Business -> Salary for business owner?
As A Small Business Owner, Should I Pay Myself a Salary?
What Deductions Would Apply?
Business Not Incorporated
If your business is not incorporated, whether or not you pay yourself a "salary" is irrelevant for tax purposes because you and your business are considered a single entity by Canada Revenue Agency (CRA).
You will be taxed on your net earnings from the business, which you will include on your personal tax return as self employment income. Thus, there are no "deductions" to be taken from payments you make to yourself. You are not required to pay Employment Insurance, but you will have to pay income tax and Canada Pension Plan (CPP) premiums on the self employment income reported on your tax return. You can choose to pay Employment Insurance premiums in order to qualify for EI "special benefits". Depending on the province in which you operate, Workers' Compensation premiums may be payable.
When you file your tax return for your first year of self employment, you will have to pay any income tax and CPP premiums payable on your self employment income.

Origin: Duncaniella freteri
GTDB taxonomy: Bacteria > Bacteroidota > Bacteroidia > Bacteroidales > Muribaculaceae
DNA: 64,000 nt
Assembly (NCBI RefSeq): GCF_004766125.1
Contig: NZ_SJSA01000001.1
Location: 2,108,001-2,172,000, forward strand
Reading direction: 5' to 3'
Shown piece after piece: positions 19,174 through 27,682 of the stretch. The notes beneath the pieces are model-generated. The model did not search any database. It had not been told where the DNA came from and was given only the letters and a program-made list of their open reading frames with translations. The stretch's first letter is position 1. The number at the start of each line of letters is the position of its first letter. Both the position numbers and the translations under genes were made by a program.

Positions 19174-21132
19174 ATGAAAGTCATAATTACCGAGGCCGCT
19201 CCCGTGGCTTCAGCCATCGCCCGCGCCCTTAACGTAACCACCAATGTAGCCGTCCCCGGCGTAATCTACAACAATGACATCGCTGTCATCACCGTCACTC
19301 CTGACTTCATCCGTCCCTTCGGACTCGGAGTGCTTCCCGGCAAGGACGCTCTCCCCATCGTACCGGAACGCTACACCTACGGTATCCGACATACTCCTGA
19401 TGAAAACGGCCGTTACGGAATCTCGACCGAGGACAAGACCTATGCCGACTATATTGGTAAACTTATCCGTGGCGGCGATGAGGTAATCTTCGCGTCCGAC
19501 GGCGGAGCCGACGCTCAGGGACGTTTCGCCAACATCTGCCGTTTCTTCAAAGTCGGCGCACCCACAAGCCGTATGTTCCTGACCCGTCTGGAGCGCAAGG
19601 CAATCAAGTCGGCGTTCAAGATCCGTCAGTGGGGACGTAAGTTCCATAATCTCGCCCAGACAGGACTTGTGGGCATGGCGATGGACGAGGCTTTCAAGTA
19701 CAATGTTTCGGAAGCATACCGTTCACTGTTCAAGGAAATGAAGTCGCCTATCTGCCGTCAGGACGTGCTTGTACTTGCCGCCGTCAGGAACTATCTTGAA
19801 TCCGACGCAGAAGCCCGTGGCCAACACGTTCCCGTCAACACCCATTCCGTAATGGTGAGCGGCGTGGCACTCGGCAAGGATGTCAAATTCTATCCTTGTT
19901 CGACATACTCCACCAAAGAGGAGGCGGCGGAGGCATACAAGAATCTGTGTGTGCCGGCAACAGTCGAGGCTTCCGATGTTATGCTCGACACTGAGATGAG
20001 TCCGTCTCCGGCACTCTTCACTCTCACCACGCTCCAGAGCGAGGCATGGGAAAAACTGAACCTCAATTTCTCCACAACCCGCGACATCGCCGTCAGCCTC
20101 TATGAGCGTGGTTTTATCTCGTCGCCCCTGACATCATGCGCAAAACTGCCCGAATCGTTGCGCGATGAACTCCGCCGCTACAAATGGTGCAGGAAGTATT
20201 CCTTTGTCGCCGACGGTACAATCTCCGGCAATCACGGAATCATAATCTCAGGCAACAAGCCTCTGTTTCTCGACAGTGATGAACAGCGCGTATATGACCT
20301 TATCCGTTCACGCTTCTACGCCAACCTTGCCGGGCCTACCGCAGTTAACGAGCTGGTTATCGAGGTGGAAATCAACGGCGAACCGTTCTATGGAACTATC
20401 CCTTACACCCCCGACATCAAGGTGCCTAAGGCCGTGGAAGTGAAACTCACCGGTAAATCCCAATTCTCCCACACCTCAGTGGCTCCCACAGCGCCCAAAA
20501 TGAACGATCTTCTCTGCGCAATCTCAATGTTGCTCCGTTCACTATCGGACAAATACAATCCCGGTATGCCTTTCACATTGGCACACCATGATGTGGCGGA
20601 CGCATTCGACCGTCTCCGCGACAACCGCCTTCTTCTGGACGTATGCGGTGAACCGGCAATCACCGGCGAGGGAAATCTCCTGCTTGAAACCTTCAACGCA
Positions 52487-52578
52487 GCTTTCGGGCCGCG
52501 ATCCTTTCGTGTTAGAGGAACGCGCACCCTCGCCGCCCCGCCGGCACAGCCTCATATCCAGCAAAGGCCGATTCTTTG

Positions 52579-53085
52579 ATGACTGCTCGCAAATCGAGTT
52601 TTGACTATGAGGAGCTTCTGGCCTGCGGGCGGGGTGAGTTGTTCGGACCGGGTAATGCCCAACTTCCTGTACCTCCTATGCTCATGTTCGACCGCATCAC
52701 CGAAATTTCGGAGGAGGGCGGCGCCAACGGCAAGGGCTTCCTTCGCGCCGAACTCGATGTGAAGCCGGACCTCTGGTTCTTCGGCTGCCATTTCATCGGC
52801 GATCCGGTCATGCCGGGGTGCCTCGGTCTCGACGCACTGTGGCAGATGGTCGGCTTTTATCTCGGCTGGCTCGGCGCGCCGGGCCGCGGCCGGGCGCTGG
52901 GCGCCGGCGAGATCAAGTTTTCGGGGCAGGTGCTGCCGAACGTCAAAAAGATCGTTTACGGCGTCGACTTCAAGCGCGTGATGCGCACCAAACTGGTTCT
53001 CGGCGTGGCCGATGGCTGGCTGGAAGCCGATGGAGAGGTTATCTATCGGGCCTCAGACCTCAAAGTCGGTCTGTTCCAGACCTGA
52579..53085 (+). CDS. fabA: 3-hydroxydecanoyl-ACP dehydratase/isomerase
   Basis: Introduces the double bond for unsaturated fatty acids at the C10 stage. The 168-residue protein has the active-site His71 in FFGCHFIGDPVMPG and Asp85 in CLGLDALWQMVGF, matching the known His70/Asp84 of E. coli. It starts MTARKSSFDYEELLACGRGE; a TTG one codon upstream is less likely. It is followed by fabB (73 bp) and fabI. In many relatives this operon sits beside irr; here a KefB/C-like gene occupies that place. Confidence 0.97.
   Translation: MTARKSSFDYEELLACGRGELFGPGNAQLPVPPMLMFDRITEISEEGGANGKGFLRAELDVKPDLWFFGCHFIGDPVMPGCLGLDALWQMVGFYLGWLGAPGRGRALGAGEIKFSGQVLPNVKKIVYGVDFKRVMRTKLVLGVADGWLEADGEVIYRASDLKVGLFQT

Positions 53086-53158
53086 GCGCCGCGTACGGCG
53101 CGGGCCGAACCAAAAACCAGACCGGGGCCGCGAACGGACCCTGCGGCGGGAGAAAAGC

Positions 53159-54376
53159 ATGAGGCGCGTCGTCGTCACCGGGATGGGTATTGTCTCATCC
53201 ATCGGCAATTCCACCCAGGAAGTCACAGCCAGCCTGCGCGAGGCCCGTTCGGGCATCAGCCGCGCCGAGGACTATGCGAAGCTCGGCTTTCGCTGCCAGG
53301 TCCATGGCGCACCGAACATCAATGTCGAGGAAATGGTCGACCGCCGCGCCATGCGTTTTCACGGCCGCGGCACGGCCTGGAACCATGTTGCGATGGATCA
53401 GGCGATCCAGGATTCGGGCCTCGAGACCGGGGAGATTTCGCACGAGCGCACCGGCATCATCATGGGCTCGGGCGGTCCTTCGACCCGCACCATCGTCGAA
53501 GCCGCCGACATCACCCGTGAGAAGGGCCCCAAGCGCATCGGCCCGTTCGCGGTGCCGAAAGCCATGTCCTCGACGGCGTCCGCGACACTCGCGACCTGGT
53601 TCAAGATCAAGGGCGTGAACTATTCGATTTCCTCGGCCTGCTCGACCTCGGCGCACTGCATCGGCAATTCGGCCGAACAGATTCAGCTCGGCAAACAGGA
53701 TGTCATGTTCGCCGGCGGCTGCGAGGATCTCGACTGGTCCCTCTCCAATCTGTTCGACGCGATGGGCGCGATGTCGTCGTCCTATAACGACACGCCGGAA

If your net taxes owing (excluding CPP premiums) exceeded $3,000 in either of the past 2 years, and will exceed $3,000 in the current year, you should be paying instalment payments to CRA for the current year. Thus, you should plan ahead so you will ensure you have funds available if instalment payments are necessary.
Business is Incorporated
If your small business is incorporated, whether or not you pay yourself a salary is a tax planning decision. Another option is to pay yourself (and other shareholders, depending on share structure) a dividend, which is not deductible for the corporation. There are many factors to consider, and professional advice in this area is strongly recommended. If you decide to pay yourself a salary, you will be required to deduct income tax and CPP premiums from your salary, but as owner of the business you will not be eligible to be covered by Employment Insurance. Depending on the province in which you operate, Workers' Compensation premiums may be payable, even if you do not pay yourself a salary.
Since the legislative changes for private corporations came into effect on January 1, 2018, this topic has become a lot more complicated regarding the Tax on Split Income (TOSI) rules. For this reason, we strongly recommend that you receive advice from a Chartered Professional Accountant (CPA) or tax lawyer experienced in this area.
July 2017 draft legislation re tax changes for private corporations - in particular "income sprinkling"
Canada Revenue Agency (CRA) Resources
Revised: May 24, 2021
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